Perera v. USF&G, ___ So. 3d ___,
2010 WL 1791151 (Fla. 2010)
This opinion has not been released for publication. Until released it is subject to revision or withdrawal.
In a decision that some may use to attempt to broaden the landscape for third-party bad faith actions, the Florida Supreme Court in Perera v. United Stated Fidelity & Guaranty Co., ___ So. 3d ___, 2010 WL 1791151 (Fla. 2010), held that an excess judgment is not necessarily required in order for a third-party bad faith action to be maintained against an insurer. A third-party bad faith action may in fact be permitted by the courts if the insurer’s actions cause damages to the insured or result in exposure to the insured in excess of its policy limits.
Perera, an employee of the insured, Estes, was crushed to death by a piece of equipment during the course of his employment. Estes had three indemnity insurance policies: a commercial liability policy issued by Cigna with limits of $1 million, subject to a $500,000 deductible; an excess worker’s compensation employer’s liability policy issued by USF&G with limits of $1 million after Estes’ self-insured retention of $350,000; and an umbrella excess liability policy (insuring both Estes and its employees) issued by Chubb with limits of $25 million. All three policies were indemnity policies, requiring Estes to provide its own defense. The case was eventually mediated. USF&G was asked to leave the mediation when it stood firm on its denial of coverage on the basis of the intentional acts exclusion and would only offer $100,000 of its $1 million limit. At the conclusion of the mediation, the demand was $8 million. Cigna offered its $500,000 remaining limits after the $500,000 deductible, while Chubb offered $1.25 million and Estes offered $750,000. In the months that followed, negotiations continued and the demand was reduced to $7 million with Chubb offering $4.25 million and USF&G offering only $100,000.
Thereafter, Perera, Estes, and its employees entered into a stipulation to settle for $10 million. Of this amount, $5 million was to be paid as follows: $750,000 from Estes, $500,000 from Cigna, and $3.75 million from Chubb. The remaining $5 million was to be sought in a lawsuit against USF&G that would either be brought by Estes or assigned to Perera. At the conclusion of the lawsuit, a satisfaction of judgment would be entered in favor of Estes.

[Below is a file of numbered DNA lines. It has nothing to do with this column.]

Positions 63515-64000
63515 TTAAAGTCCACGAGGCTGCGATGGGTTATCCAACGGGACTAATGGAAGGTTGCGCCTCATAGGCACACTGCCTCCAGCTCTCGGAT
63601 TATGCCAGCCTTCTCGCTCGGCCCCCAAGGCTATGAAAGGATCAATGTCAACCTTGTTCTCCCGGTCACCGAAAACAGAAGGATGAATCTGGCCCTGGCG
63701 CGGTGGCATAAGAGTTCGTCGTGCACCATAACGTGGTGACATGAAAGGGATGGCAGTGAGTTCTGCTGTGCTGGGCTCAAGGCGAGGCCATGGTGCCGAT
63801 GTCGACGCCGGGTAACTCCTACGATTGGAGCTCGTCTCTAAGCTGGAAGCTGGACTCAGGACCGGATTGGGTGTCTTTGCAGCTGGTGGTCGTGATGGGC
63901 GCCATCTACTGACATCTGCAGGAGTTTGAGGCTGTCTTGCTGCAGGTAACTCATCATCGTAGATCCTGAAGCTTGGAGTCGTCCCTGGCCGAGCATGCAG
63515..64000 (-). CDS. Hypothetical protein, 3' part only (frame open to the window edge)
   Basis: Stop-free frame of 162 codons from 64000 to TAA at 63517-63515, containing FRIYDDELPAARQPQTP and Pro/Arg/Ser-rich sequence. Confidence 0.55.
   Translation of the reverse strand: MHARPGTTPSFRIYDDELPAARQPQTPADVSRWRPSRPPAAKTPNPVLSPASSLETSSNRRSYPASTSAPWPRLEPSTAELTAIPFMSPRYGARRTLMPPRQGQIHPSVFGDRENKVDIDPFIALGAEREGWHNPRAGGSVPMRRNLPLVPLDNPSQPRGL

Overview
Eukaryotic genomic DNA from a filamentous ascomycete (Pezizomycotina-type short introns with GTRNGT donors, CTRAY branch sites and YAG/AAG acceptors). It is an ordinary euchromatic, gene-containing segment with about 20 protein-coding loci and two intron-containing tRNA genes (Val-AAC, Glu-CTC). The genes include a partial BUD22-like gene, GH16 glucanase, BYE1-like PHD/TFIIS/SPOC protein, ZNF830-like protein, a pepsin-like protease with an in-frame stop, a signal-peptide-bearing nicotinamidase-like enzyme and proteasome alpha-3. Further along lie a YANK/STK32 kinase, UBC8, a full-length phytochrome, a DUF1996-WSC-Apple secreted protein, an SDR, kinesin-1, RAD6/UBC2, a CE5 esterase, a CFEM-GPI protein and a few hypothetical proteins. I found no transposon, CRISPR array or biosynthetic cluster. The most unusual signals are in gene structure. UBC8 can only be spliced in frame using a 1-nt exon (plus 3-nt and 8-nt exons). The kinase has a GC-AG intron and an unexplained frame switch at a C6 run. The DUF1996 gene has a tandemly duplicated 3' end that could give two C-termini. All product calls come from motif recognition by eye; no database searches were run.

In March 2002, Perera, as Estes’ assignee, brought suit in the state trial court against USF&G for the remaining $5 million of the consent judgment, asserting two causes of action: breach of contract (seeking recovery of the $1 million policy limits) and bad faith (seeking recovery of the remaining $4 million balance). After removal, the district court granted summary judgment in favor of Perera on the breach of contract claim, requiring USF&G to pay its policy limit of $1 million. USF&G did not challenge the decision regarding coverage and paid the $1 million.
Thereafter, the district court entered summary judgment in favor of USF&G on the bad faith claim simply finding that without an excess judgment (as there was over $21 million in coverage from Chubb) there could be no action for bad faith. After Perera appealed, the Eleventh Circuit remanded the case back to the district court to have the jury consider the limited issue of whether USF&G acted in bad faith as this had the potential to moot the case. After the jury found bad faith, the case returned to the Eleventh Circuit which found no bad faith because there was no excess judgment. In its decision, the Eleventh Circuit stated that it was not clear under Florida law whether an excess judgment was a necessary part of a claim for bad faith and certified the issue to the Florida Supreme Court.